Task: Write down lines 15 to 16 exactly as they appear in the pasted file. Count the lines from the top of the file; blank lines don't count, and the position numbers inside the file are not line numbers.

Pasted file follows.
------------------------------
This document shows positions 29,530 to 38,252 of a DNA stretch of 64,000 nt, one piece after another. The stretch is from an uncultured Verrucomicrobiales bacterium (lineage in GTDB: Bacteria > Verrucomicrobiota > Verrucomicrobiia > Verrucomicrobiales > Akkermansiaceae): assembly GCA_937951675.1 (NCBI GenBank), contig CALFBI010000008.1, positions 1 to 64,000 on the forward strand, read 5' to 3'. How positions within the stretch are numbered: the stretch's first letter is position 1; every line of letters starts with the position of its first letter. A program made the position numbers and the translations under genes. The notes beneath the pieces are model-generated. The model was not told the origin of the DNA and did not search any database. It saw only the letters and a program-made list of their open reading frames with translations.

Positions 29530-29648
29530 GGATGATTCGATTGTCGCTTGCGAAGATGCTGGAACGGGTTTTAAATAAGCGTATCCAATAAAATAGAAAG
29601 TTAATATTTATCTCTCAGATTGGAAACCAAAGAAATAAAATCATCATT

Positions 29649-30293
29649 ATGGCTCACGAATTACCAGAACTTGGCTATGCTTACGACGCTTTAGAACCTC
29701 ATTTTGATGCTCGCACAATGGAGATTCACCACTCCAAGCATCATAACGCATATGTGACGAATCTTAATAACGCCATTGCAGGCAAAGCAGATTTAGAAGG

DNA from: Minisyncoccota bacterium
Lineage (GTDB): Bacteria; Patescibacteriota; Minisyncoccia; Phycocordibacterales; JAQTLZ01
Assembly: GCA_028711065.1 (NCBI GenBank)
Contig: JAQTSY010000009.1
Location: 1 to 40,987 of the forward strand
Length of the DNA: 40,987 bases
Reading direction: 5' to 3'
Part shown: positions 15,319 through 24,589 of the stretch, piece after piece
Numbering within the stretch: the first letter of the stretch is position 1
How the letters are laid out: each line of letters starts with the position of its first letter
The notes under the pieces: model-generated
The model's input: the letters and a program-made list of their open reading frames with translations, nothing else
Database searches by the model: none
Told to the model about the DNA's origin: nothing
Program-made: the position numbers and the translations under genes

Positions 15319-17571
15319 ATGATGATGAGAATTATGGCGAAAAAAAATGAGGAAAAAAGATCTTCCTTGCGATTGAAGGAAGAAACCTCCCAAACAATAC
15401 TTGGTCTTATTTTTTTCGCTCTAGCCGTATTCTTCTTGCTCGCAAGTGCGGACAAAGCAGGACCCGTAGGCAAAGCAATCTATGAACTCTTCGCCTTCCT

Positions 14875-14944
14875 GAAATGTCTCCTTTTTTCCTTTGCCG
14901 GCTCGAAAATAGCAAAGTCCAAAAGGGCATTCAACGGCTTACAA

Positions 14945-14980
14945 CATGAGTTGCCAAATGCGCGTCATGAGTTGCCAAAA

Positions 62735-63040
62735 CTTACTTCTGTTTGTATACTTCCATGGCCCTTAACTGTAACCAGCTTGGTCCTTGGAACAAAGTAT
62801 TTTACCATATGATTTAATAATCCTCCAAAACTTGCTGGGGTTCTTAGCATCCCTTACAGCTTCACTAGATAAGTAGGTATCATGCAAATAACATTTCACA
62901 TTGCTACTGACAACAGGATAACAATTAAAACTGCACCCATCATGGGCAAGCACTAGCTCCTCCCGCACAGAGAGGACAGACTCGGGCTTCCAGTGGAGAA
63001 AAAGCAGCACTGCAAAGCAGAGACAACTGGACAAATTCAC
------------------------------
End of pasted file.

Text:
Part shown: positions 15,319 through 24,589 of the stretch, piece after piece
Numbering within the stretch: the first letter of the stretch is position 1